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Student loan debt is at an all-time high in the U.S., growing at an unprecedented rate over the past two decades. New data shows just how student debt has outpaced other household debt like home, auto and credit card.
In data from the New York Fed Consumer Credit Panel compiled by the Wall Street Journal, student loan debt in the U.S. has surged by 350 percent in the last 17 years. That’s nearly 10 times higher than the 40 percent increases in auto loans and mortgage debt. The one bright spot of good news shows how credit card debt has scaled back slightly by 15 percent since 2003.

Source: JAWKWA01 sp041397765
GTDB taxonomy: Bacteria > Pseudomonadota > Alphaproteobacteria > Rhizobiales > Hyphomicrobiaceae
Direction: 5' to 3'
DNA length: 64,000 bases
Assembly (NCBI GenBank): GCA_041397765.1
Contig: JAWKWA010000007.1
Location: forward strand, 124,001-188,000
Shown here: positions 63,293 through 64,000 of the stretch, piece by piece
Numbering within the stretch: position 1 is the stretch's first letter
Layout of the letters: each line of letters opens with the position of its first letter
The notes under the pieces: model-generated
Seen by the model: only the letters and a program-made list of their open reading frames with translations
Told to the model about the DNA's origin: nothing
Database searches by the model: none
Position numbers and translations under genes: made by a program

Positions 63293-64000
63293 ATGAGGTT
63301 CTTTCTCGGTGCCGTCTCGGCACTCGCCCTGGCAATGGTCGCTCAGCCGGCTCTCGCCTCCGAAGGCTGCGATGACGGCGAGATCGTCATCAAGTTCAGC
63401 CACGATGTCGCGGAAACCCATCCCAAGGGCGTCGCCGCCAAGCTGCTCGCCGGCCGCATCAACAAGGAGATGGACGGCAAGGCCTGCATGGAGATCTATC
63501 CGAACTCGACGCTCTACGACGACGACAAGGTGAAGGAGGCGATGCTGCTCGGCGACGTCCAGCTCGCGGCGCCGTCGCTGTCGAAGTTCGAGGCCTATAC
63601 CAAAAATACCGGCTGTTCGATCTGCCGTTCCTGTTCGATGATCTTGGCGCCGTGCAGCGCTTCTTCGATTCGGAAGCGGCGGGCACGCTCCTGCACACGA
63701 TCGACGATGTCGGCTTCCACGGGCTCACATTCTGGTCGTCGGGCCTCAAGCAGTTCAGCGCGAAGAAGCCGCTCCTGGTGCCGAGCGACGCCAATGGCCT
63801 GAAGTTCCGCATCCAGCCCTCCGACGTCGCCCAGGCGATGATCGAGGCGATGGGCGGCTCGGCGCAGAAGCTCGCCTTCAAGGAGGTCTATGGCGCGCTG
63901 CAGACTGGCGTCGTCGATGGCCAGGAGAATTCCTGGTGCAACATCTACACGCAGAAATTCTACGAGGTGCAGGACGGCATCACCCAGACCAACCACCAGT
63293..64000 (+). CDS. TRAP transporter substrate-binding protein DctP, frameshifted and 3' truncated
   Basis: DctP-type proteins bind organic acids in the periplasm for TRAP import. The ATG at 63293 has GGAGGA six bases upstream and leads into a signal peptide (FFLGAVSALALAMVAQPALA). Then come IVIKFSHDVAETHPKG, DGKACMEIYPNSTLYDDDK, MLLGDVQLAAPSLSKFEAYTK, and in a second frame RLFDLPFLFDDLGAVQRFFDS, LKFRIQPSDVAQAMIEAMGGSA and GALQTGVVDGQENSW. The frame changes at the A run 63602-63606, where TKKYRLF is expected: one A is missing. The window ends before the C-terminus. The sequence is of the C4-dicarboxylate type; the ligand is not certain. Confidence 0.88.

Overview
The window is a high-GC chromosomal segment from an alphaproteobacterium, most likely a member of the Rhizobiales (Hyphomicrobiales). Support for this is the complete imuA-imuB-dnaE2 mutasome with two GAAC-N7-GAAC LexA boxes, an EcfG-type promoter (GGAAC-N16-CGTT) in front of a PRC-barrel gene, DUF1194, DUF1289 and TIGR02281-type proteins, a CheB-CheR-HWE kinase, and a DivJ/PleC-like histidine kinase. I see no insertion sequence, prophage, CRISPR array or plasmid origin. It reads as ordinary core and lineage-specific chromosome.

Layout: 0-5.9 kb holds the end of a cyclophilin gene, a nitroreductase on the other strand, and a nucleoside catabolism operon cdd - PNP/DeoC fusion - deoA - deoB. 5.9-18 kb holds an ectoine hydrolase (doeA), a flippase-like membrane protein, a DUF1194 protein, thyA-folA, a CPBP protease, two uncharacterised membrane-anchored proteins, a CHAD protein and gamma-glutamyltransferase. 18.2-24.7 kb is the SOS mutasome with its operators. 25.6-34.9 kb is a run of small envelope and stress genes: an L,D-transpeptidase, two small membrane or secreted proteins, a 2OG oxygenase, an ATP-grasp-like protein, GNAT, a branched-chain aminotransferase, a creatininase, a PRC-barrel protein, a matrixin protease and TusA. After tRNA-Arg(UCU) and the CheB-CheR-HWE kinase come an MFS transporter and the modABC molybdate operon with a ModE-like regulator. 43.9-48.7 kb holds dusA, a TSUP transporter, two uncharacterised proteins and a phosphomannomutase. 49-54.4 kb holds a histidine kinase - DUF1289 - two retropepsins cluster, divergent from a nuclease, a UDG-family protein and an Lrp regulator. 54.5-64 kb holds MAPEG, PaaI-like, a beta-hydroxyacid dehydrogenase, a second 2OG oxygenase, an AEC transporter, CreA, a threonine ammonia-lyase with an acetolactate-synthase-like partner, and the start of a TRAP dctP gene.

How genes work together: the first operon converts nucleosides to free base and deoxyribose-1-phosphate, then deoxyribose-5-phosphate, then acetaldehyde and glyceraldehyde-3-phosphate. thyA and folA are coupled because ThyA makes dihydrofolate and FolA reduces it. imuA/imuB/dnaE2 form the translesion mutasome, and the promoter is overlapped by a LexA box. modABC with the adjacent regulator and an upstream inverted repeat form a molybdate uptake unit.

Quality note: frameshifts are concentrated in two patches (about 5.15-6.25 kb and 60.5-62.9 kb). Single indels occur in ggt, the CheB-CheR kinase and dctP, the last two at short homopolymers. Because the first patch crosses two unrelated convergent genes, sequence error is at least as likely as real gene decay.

The astronomical increase in student loan debt coincides with skyrocketing public and private university tuition over the same time period. Despite a society that essentially demands high school graduates obtain a college or trade school degree for most jobs, tuition, room and board and other college expenses only continue to go up each year. For public universities, many are forced to increase tuition due to educational budget cuts at the state government level. For private universities, an ever increasing level of competition makes it relatively easy to continue raising tuition prices.
In total, it’s reported that U.S. college students and graduates have approximately $1.5 trillion in combined student debt.
This chart shows the percent change in total household debt balance since 2003, adjusted for inflation.
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